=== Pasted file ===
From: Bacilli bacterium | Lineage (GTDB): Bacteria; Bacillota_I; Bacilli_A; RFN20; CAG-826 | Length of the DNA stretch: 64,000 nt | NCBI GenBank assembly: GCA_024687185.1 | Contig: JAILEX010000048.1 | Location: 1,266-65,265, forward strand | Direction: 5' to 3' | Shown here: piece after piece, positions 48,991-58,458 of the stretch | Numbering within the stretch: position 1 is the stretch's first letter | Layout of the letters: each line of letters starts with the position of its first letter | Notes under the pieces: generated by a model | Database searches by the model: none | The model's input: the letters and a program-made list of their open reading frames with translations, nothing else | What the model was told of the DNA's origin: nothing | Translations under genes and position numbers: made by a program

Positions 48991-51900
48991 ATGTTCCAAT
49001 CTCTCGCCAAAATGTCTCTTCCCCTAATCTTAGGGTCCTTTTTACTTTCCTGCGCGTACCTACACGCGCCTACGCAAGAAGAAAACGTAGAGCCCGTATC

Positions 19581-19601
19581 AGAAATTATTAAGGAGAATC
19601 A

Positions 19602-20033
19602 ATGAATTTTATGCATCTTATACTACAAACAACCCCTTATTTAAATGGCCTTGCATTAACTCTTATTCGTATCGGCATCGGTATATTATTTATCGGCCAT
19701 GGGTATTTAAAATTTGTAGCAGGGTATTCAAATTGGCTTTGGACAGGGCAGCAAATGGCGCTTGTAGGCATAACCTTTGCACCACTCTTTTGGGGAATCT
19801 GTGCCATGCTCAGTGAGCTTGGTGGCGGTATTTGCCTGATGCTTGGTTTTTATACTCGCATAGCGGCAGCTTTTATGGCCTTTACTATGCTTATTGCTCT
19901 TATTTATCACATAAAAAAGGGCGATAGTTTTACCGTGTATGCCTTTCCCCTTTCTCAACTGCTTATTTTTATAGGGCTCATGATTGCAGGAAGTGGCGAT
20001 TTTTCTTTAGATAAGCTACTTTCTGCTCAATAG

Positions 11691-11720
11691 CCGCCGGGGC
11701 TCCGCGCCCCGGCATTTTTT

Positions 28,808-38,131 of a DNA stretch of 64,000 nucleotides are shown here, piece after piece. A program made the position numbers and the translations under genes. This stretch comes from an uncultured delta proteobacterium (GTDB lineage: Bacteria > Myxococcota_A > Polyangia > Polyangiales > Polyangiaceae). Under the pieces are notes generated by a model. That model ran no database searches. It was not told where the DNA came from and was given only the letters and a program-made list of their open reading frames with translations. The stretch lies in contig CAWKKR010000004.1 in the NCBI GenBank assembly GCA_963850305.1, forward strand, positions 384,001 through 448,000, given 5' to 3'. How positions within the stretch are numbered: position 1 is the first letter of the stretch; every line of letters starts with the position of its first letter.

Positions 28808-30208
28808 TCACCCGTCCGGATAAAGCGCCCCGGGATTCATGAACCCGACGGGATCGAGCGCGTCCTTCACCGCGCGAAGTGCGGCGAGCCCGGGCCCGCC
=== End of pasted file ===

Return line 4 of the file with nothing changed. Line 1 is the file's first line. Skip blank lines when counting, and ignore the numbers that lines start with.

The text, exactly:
49001 CTCTCGCCAAAATGTCTCTTCCCCTAATCTTAGGGTCCTTTTTACTTTCCTGCGCGTACCTACACGCGCCTACGCAAGAAGAAAACGTAGAGCCCGTATC